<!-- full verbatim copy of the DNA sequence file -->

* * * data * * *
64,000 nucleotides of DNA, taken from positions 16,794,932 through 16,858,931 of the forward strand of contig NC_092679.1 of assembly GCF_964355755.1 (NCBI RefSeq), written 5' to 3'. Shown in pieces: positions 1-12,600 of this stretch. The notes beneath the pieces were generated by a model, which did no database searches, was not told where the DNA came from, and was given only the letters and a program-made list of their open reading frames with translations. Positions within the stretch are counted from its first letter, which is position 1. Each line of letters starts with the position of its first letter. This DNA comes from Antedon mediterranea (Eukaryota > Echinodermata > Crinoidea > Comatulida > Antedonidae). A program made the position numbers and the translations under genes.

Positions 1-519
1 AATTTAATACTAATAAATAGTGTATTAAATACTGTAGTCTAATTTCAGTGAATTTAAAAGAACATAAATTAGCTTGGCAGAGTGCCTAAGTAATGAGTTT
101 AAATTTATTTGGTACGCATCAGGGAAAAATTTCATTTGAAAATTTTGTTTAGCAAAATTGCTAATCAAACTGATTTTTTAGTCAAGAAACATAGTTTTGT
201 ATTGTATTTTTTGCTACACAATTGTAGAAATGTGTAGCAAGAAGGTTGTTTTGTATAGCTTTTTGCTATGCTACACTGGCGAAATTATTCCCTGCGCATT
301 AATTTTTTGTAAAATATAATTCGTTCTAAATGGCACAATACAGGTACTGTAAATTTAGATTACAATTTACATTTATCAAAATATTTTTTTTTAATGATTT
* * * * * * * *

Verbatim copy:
64,000 nucleotides of DNA, taken from positions 16,794,932 through 16,858,931 of the forward strand of contig NC_092679.1 of assembly GCF_964355755.1 (NCBI RefSeq), written 5' to 3'. Shown in pieces: positions 1-12,600 of this stretch. The notes beneath the pieces were generated by a model, which did no database searches, was not told where the DNA came from, and was given only the letters and a program-made list of their open reading frames with translations. Positions within the stretch are counted from its first letter, which is position 1. Each line of letters starts with the position of its first letter. This DNA comes from Antedon mediterranea (Eukaryota > Echinodermata > Crinoidea > Comatulida > Antedonidae). A program made the position numbers and the translations under genes.

Positions 1-519
1 AATTTAATACTAATAAATAGTGTATTAAATACTGTAGTCTAATTTCAGTGAATTTAAAAGAACATAAATTAGCTTGGCAGAGTGCCTAAGTAATGAGTTT
101 AAATTTATTTGGTACGCATCAGGGAAAAATTTCATTTGAAAATTTTGTTTAGCAAAATTGCTAATCAAACTGATTTTTTAGTCAAGAAACATAGTTTTGT
201 ATTGTATTTTTTGCTACACAATTGTAGAAATGTGTAGCAAGAAGGTTGTTTTGTATAGCTTTTTGCTATGCTACACTGGCGAAATTATTCCCTGCGCATT
301 AATTTTTTGTAAAATATAATTCGTTCTAAATGGCACAATACAGGTACTGTAAATTTAGATTACAATTTACATTTATCAAAATATTTTTTTTTAATGATTT